Meth Production Boom Grips Afghanistan

Spotting the Afghan trucks trundling towards the frontier, Iran’s border guards will have felt little surprise. Deadly clashes with drug smugglers are commonplace – their war-torn neighbour is the world’s leading opium producer, with much of the substance passing through Iran on its way to the West. But this bust was different. Shisheh, the local name for methamphetamine, accounted for over half of the consignment. Afghan production of the notorious narcotic has exploded in recent years, intensifying the scarred state’s desperate drugs struggle.  

A staggering 850kg of meth was impounded by Iranian authorities during the border raid in April, the single largest shipment they’ve ever seized. It was the culmination of an extensive intelligence operation, and part of Tehran’s deepening war on drugs.

Ironic, perhaps, that Afghanistan’s burgeoning meth industry is rooted in this crackdown. As a shisheh production boom gripped Iran in the mid-2000s, Afghan workers were drafted in to man the makeshift ‘kitchen labs’. There, they learnt to mix pseudoephedrine – a key meth component extracted from consumer flu medication – with other ingredients. But strict Iranian restrictions on the sale of over-the-counter remedies soon curtailed production, forcing drugmakers to establish operations elsewhere. With a skilled up workforce and rampant lawlessness, Afghanistan was an obvious choice. 

But what the Taliban’s barren mountain fiefdoms offer in judicial scarcity, they lack in commercial pharmacies. And so Afghan meth makers have found a rather novel workaround – cultivation of the ephedra bush. Known locally as oman, this red-berried shrub is a natural source of pseudoephedrine. Plant-based production methods can halve the drugmakers’ costs, experts say, and so buckets of the stuff – soaking in water – can be found cluttering what were once solely heroin workshops.

Such is the demand, the price of ephedra has tripled in a year. Unlike opium poppies, the wiry bush grows best at high altitudes – and so whole mountain communities, previously sheltered from the narcotics trade, are being brought into the industry. In parts of Ghanzi, an area south of Kabul, the gathering of oman has become a daily job, supplementing household incomes by up to $125 a day. Experts believe the region can yield around two-and-a-half million kilograms of the plant in a single season, enough produce as much as 2,500kg of meth.          

For Taliban warlords, it’s a lucrative enterprise. Much like the heroin gangs before them, Afghanistan’s meth makers pay tax to the resurgent militants, who now hold sway over half the country. Desperate to cut off the group’s funding, Afghan authorities have upped their seizure efforts – where just a few kilos were impounded earlier in the decade, 180kg of shisheh was confiscated in 2018, with a whopping 650kg bagged in the first half of 2019 alone.

Militarily, the crackdown is intensifying too. In May, coalition warplanes bombed 68 meth factories in southwestern Afghanistan, destroying production equipment and killing workers. The sites were generating their Taliban overseers $7m a week, said American and Afghan officials – though analysts are sceptical.   

“[The reported loses] would have meant that each of these labs was producing almost 2.5 metric tons of powder each day,” said David Mansfield, a narcotics expert at the London School of Economics. “This would have required over 300,000 boxes of decongestants pills each day, or between 250 and 750 metric tons of ephedra based plant; a logistical impossibility given the size and nature of these labs”.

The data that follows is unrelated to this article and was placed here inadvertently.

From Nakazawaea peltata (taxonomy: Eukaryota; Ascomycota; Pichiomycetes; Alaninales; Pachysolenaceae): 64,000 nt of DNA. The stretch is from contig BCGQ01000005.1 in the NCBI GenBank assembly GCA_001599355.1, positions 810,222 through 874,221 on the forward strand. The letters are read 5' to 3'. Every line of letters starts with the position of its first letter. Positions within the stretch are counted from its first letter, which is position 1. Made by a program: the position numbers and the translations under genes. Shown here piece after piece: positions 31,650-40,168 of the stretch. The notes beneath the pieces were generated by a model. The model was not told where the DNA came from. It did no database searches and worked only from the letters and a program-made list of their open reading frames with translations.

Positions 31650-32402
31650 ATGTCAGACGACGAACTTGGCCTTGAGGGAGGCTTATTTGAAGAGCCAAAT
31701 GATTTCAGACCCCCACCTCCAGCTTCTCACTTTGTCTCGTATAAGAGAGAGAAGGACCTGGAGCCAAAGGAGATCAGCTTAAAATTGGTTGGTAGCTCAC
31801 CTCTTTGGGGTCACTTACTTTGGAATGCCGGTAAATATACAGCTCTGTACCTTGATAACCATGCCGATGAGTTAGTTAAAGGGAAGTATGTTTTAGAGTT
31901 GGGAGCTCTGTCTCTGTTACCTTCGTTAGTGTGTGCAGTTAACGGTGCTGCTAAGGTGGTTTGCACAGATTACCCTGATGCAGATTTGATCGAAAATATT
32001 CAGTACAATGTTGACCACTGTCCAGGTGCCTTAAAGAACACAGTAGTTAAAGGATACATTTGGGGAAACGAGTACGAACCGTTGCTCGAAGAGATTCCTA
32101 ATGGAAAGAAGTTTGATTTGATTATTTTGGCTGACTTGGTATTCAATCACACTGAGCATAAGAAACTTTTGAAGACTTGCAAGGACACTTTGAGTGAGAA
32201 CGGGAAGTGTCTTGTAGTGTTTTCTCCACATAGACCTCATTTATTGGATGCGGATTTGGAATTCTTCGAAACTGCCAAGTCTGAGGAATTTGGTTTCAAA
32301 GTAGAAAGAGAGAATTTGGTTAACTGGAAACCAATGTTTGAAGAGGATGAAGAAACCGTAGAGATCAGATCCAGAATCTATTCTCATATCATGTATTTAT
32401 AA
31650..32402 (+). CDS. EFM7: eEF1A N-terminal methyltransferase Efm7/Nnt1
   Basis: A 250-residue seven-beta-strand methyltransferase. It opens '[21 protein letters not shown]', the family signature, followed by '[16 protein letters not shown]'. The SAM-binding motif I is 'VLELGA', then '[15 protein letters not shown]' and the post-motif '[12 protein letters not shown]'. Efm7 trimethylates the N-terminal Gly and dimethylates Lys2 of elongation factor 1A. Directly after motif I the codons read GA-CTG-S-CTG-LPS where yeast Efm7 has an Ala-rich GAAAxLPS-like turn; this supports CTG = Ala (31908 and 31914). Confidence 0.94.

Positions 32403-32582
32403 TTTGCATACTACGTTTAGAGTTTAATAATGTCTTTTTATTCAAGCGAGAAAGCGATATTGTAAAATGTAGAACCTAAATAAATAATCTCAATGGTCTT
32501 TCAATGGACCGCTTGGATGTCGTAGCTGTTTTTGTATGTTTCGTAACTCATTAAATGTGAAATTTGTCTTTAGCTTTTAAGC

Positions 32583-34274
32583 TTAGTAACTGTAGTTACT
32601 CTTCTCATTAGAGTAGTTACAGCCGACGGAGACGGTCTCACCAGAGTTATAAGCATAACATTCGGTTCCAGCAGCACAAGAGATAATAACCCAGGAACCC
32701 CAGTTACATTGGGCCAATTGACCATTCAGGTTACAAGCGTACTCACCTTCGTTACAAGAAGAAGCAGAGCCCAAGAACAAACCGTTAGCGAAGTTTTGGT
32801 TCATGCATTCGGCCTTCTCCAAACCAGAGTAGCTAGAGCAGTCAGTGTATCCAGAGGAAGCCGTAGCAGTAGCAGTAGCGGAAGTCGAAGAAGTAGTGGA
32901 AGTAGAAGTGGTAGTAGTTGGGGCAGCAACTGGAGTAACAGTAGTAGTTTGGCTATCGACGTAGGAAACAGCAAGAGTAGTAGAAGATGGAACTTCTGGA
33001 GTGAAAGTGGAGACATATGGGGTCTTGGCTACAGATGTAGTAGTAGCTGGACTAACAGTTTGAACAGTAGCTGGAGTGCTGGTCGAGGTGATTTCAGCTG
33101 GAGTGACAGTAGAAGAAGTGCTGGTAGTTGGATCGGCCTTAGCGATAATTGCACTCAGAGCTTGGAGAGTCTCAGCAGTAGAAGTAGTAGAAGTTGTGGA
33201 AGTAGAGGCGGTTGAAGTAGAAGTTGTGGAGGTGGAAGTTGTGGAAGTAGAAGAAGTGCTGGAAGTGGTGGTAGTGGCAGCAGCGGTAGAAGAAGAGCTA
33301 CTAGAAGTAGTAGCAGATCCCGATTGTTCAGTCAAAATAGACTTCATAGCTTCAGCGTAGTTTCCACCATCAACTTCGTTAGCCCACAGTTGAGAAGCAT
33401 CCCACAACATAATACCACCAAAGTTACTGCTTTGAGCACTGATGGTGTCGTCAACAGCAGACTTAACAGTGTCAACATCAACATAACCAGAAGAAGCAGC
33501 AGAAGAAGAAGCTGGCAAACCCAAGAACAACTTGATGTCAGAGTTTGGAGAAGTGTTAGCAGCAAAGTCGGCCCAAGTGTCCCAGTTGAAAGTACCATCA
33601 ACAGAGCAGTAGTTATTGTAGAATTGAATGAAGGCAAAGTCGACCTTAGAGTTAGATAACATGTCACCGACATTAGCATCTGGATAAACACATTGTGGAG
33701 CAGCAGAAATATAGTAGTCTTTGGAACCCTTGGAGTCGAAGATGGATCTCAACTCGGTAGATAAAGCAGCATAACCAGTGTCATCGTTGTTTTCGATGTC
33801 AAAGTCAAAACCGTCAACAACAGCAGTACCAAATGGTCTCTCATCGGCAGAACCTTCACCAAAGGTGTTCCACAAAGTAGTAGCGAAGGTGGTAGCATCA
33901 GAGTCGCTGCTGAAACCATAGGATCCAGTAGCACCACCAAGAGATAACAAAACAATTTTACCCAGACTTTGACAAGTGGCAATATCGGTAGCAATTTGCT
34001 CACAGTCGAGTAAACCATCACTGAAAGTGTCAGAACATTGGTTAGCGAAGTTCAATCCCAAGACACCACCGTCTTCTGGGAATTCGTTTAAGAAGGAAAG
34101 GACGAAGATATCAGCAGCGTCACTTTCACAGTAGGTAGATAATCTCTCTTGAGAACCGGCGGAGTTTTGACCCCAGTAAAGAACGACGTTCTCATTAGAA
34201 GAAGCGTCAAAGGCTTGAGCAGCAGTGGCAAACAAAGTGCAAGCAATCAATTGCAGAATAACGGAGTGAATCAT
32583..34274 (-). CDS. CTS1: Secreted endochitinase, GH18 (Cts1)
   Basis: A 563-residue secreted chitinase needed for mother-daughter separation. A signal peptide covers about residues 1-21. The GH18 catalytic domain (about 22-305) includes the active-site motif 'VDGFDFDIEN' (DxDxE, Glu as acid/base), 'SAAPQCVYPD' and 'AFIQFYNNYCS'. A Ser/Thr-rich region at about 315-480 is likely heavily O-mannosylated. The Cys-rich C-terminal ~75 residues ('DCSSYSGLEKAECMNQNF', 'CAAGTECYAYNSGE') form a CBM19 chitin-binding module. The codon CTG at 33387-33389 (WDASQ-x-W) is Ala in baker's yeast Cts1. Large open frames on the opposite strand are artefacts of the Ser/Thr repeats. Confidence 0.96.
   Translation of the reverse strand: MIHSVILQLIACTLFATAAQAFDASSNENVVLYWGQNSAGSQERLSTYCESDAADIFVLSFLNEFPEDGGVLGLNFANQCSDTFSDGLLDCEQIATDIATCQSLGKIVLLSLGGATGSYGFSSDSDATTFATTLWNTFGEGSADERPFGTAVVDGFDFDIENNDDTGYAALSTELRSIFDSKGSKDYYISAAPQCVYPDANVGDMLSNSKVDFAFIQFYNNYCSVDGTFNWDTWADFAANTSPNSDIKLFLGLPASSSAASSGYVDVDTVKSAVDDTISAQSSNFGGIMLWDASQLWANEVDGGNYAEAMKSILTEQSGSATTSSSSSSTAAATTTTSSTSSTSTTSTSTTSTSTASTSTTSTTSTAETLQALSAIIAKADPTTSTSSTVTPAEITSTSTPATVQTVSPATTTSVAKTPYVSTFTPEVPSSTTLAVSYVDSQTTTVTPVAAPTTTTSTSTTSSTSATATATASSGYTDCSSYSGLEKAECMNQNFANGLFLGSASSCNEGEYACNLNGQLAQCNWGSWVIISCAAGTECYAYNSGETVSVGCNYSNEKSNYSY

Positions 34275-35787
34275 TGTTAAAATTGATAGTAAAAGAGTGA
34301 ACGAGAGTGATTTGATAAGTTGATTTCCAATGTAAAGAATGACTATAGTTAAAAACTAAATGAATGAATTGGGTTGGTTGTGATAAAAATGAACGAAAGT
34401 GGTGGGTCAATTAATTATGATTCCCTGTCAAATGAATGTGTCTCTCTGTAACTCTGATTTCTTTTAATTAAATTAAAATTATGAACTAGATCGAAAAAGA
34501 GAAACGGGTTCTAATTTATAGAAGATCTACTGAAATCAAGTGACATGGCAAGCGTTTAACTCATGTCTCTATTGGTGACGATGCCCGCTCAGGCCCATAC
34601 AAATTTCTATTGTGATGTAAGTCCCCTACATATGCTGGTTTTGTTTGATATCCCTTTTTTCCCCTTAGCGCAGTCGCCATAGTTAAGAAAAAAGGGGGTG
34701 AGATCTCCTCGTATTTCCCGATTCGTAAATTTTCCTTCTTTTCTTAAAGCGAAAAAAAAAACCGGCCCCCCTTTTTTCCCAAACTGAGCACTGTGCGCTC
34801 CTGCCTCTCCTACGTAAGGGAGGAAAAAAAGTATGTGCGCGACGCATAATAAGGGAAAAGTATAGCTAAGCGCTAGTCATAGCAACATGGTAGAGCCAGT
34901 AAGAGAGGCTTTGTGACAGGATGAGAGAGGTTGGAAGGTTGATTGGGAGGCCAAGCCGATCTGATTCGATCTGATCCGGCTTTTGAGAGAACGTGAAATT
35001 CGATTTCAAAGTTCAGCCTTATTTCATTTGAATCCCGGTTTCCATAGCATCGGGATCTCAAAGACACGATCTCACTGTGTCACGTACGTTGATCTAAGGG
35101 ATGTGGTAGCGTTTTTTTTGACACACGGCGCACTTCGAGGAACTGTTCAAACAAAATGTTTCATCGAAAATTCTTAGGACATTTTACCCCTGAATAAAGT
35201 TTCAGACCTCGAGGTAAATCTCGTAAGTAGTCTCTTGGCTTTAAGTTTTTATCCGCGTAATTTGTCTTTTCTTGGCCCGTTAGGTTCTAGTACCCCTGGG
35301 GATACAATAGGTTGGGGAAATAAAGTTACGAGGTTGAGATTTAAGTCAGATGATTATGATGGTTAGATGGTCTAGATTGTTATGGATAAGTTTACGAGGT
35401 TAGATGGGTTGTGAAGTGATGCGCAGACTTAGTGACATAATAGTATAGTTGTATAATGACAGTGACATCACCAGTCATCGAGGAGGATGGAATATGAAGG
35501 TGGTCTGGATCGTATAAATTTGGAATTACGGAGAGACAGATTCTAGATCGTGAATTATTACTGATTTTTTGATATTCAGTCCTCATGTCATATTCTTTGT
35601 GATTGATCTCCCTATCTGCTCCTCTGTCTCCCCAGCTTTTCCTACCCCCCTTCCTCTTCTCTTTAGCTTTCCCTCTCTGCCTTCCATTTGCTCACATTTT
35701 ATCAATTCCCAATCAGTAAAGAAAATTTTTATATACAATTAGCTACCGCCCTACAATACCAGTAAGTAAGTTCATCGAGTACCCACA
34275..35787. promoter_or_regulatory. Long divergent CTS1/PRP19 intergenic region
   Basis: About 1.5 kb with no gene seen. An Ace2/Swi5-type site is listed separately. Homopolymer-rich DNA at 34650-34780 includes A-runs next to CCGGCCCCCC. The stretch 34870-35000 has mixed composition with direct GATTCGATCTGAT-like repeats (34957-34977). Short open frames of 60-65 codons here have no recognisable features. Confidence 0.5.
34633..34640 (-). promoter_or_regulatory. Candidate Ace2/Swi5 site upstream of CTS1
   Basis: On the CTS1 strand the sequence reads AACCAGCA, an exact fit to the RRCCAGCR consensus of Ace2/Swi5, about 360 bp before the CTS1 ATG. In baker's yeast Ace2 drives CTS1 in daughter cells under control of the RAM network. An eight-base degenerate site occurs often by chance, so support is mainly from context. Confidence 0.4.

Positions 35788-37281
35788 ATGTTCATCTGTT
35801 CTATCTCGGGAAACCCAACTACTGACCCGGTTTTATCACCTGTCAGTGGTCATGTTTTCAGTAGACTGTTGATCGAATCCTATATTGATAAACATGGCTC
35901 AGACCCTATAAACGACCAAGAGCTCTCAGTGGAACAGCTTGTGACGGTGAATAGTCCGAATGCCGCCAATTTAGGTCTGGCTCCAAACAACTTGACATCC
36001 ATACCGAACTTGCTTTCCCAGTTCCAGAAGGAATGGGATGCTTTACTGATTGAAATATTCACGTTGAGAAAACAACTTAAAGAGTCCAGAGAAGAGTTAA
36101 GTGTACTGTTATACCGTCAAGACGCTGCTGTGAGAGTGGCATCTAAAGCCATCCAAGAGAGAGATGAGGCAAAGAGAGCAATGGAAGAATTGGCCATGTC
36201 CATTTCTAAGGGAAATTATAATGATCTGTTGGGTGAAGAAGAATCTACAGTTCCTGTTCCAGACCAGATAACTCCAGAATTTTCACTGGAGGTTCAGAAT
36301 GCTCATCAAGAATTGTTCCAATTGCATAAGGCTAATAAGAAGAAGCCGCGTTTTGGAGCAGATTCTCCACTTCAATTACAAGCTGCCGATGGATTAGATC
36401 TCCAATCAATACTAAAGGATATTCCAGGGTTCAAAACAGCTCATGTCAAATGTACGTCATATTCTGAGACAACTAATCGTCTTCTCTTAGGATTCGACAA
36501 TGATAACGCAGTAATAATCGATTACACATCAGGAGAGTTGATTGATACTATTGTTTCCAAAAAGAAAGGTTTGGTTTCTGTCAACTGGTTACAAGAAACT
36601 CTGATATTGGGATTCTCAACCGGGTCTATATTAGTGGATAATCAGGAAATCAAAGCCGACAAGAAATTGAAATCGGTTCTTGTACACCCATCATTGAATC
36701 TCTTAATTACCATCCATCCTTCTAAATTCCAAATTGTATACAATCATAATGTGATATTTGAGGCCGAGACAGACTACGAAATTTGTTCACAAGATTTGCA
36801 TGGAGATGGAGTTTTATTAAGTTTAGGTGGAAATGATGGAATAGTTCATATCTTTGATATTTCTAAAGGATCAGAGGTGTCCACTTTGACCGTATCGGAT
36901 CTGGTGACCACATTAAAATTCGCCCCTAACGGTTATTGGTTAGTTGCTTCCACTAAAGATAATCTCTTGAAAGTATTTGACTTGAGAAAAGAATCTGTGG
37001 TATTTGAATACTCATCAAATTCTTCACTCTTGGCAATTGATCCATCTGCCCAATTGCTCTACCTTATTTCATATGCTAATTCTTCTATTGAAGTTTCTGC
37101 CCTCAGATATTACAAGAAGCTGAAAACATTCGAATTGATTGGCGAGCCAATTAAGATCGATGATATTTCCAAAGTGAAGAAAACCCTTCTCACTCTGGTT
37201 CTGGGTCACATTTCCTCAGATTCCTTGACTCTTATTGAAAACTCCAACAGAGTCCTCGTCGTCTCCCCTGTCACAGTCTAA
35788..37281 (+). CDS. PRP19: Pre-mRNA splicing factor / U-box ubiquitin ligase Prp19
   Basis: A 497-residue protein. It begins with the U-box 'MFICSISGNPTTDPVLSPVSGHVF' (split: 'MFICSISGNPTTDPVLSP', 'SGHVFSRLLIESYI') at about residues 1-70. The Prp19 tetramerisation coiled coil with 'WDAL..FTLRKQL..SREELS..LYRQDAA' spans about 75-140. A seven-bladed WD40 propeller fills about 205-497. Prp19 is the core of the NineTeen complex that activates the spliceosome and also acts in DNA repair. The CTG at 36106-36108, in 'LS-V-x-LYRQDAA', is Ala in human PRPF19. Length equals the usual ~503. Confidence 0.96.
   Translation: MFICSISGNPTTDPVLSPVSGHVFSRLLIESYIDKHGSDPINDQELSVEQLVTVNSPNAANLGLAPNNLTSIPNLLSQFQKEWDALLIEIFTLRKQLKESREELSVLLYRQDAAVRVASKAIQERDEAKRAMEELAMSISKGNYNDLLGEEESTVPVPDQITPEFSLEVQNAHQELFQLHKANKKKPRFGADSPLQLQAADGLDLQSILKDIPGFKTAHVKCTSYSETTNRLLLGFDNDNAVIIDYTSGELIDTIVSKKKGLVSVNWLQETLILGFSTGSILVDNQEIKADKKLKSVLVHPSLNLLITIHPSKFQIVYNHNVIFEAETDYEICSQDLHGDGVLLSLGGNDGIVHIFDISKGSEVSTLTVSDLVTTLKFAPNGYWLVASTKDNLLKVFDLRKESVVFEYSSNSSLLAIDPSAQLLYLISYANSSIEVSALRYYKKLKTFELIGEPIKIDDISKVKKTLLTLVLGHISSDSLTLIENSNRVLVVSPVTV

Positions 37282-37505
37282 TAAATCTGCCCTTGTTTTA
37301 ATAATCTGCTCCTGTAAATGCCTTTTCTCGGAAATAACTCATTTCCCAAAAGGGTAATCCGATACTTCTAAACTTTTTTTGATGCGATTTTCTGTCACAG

Exaggerated or not, curtailment efforts will only ever be one part of the story. Taliban rule and endemic lawlessness may create the opportunity for drugmakers, but accelerating demand is what keeps them in business. Who precisely is buying the Afghan product remains unclear – but with an abundance of users and negligible domestic output, much of the stuff will doubtless end up in Iran. One country alone can’t account for the trade’s explosive growth, however. More likely than not, Afghan shisheh will be finding its way to Europe and the Arab world via well-trodden heroin trails.  

Afghanistan’s domestic market cannot be discounted, either. Beset with both a booming recreational scene and day-to-day dependency issues, the country is a facing a substance abuse crisis. The onset of meth is hitting existing addicts the hardest, experts say, exacerbated by a lack of understanding in official circles. 

“There is more and more methamphetamine in the country and it poses a problem for users,” said Martin Raithelhuber, a synthetic drugs expert at the United Nations Office on Drugs and Crime (UNODC). “There is a lack of awareness among the treatment community and also the law enforcement community to deal with this issue, and to react properly – for example including methamphetamine into treatment guidelines and drug policy as a whole”.    

Afghan authorities need to catch up fast – with almost 200,000km2 of mountainous land fit for ephedra cultivation, their country’s shisheh gangs have no shortage of raw product. But such is the industry’s scale, domestic solutions alone will not suffice. If America’s Taliban peace talks founder – as it seems they have – illicit activity fostered by militants’ anarchic rule will endure. Similarly, crippled by US sanctions, Iran is struggling to curtail the movement of Afghan meth. If the two can’t settle their differences, penniless Tehran will have to dial down border operations. For those seeking to expand Afghanistan’s already diverse drugs portfolio, that’s good news. For everyone else, it’s a disaster.